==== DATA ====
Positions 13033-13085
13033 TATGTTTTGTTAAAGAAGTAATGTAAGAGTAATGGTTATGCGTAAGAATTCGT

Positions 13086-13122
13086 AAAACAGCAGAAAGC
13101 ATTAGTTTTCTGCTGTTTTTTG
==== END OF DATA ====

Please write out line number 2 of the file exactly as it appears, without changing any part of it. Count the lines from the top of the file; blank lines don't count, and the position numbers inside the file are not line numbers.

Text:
13033 TATGTTTTGTTAAAGAAGTAATGTAAGAGTAATGGTTATGCGTAAGAATTCGT